As long as the physician deciding on the treatment for a patient's condition is also the one being paid to provide it, medicine will have an inherent conflict of interest that prevents patients from receiving the best care at an efficient price often increasing health care costs. While the self-interest of a car salesman is obvious to a potential buyer, the conflicting self-interests of the physician when recommending a course of treatment are not. The result is that treatment plan options are often presented based on the training and financial interests of the physician. As a result, patients often undergo treatments that fit the physician more than the patient. This has clinical and financial consequences. More efficient and patient centric care would result if the physician who provides the medical treatment advice not be the one paid for providing the recommended treatment. The question as to what treatment is best for the patient is a different question from what is the best treatment that this physician can provide for a patient.
Despite the Stark Anti-Kick Back law, financial incentives still have an effect on treatment and health care costs. Knee MRI exams are more likely to be negative if ordered by physicians who have a financial interest in the imaging equipment being used. Normal coronary angiogram rates disease differ widely among hospitals, with some as low as 18% while others hospitals had a negative study rate of 77%. Because these are fee-for-service procedures, the more done, the more revenue received. These are recognizable financial conflicts of interest that drive up medical costs.
Conflict of interest at the patient level is less apparent to both the physician and the patient. The conflict exists mostly within medical and surgical specialties that involve treatment by way of surgery or other interventional procedure where payment is procedure-based. The approach each specialist physician takes to treat a problem is a product of residency training program, the available equipment and the physician's own skill set. For instance, a surgeon is going to recommend the procedure she is most comfortable with based on her training and experience. However when open surgery, laparoscopic surgery, robotic surgery, an interventional procedure or medical therapy are all available options for treating a particular condition, it is hard for a physician expert in one of them to present the other treatment options properly. Each physician has less clinical familiarity with the other treatment options, and therefore is less able to advocate for the alternatives. Furthermore, the physician will lose revenue if the "business" goes elsewhere. Even if financial incentives are not a conscious part of the formulation of physician's treatment recommendation, business pressures are still a factor in the recommendation that is ultimately made.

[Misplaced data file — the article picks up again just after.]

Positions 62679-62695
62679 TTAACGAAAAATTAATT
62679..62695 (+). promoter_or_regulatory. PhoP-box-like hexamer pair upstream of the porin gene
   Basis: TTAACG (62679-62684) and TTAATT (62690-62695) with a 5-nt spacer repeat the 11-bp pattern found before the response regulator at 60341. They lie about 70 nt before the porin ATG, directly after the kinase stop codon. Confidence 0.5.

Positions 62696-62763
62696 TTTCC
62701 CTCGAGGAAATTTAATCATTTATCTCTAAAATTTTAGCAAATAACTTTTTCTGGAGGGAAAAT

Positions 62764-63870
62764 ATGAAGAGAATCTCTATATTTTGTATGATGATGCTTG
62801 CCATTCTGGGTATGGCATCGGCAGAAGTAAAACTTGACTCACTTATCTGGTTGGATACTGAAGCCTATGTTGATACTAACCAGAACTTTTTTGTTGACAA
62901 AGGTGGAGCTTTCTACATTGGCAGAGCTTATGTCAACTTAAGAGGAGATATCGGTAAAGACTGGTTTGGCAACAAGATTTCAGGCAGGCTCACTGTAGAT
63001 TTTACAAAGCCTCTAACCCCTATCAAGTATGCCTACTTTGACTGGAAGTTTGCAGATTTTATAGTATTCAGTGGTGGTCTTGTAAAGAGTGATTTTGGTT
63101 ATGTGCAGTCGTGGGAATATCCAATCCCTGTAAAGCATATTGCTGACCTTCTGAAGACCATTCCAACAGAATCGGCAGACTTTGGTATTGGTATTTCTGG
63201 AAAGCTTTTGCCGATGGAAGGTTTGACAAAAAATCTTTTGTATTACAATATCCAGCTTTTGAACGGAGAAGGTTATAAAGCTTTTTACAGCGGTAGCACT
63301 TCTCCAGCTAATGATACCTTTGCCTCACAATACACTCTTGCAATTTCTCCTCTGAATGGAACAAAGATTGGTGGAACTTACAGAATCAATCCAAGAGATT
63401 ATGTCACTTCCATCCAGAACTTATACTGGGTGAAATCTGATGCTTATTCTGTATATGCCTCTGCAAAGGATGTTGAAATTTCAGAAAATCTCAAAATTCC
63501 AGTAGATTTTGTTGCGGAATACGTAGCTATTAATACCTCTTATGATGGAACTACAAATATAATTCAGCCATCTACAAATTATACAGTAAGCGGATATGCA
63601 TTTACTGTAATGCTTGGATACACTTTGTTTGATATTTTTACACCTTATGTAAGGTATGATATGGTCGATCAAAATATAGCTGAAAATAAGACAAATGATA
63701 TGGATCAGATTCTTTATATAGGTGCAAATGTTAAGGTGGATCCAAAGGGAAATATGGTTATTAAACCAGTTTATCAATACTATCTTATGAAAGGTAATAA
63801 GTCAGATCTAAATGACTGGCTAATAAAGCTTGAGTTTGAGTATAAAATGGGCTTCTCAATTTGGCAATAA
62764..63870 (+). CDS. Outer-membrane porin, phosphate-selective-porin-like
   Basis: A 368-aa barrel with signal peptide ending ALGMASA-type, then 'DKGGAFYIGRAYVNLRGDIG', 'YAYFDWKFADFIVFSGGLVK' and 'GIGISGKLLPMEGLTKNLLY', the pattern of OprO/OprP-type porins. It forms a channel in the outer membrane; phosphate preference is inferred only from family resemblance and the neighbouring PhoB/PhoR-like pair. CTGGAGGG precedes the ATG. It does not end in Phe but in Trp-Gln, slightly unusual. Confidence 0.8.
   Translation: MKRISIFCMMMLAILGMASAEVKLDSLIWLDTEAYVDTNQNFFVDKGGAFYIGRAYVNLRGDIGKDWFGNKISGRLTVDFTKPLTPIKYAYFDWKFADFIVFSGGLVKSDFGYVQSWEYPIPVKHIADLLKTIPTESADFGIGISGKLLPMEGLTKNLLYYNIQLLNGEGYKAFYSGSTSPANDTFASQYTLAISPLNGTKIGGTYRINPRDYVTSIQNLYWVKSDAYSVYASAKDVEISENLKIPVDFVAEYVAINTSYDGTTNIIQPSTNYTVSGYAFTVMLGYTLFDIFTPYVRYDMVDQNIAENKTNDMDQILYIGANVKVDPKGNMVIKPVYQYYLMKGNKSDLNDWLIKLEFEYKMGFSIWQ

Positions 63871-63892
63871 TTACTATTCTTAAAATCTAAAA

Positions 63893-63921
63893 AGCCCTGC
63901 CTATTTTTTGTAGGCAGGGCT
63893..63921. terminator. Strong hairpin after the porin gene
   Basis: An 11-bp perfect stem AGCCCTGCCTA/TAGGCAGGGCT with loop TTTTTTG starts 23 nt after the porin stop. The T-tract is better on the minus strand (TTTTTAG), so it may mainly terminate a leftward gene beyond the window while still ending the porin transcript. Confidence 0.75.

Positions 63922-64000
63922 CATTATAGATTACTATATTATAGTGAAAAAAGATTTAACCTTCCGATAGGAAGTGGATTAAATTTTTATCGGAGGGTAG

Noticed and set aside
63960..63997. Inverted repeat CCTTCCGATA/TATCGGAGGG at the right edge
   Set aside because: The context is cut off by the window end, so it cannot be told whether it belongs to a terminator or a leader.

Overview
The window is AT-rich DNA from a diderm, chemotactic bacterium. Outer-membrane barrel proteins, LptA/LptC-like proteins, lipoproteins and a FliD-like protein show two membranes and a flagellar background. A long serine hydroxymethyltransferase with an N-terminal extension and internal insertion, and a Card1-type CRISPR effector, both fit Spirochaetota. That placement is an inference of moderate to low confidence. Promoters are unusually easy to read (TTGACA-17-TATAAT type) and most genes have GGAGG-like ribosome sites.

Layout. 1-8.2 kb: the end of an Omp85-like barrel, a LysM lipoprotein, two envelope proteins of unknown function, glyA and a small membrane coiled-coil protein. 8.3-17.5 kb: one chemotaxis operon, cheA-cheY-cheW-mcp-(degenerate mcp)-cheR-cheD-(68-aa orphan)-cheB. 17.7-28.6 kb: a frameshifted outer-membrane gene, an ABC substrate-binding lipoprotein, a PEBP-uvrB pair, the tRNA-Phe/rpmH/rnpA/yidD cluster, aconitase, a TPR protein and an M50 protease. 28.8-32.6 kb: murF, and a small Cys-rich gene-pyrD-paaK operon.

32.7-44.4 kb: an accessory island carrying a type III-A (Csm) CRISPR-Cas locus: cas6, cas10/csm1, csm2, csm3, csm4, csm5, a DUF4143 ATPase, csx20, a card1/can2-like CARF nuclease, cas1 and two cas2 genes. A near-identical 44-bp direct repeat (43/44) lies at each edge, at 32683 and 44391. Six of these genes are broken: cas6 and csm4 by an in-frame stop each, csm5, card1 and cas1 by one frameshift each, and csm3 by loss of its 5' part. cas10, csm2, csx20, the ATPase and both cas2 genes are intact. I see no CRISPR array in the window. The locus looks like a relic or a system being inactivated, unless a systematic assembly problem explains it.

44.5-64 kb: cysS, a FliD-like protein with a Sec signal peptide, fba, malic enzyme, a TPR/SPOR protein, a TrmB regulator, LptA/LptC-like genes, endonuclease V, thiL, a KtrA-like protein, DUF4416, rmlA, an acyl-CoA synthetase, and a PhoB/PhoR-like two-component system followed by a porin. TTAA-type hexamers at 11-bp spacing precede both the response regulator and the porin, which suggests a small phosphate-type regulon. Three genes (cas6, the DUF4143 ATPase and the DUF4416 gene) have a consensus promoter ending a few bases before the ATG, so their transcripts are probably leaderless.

Currently, the physician's price for making a treatment decision is bundled together in the price for the treatment itself. Until payment to the physician who is providing treatment advice is separated from the physician who is paid for the treatment, treatment decisions will be driven as much by the doctor's clinical bias and financial interests as by the patient's best interest. Even though the financial incentive is probably not consciously factored into the treatment recommendations of most physicians, it nevertheless has an influence on the recommendations made. In order to eliminate this inherent conflict in medical decision making, physicians who are paid for providing treatment should not be the ones who paid for helping the patient decide which treatment to undergo.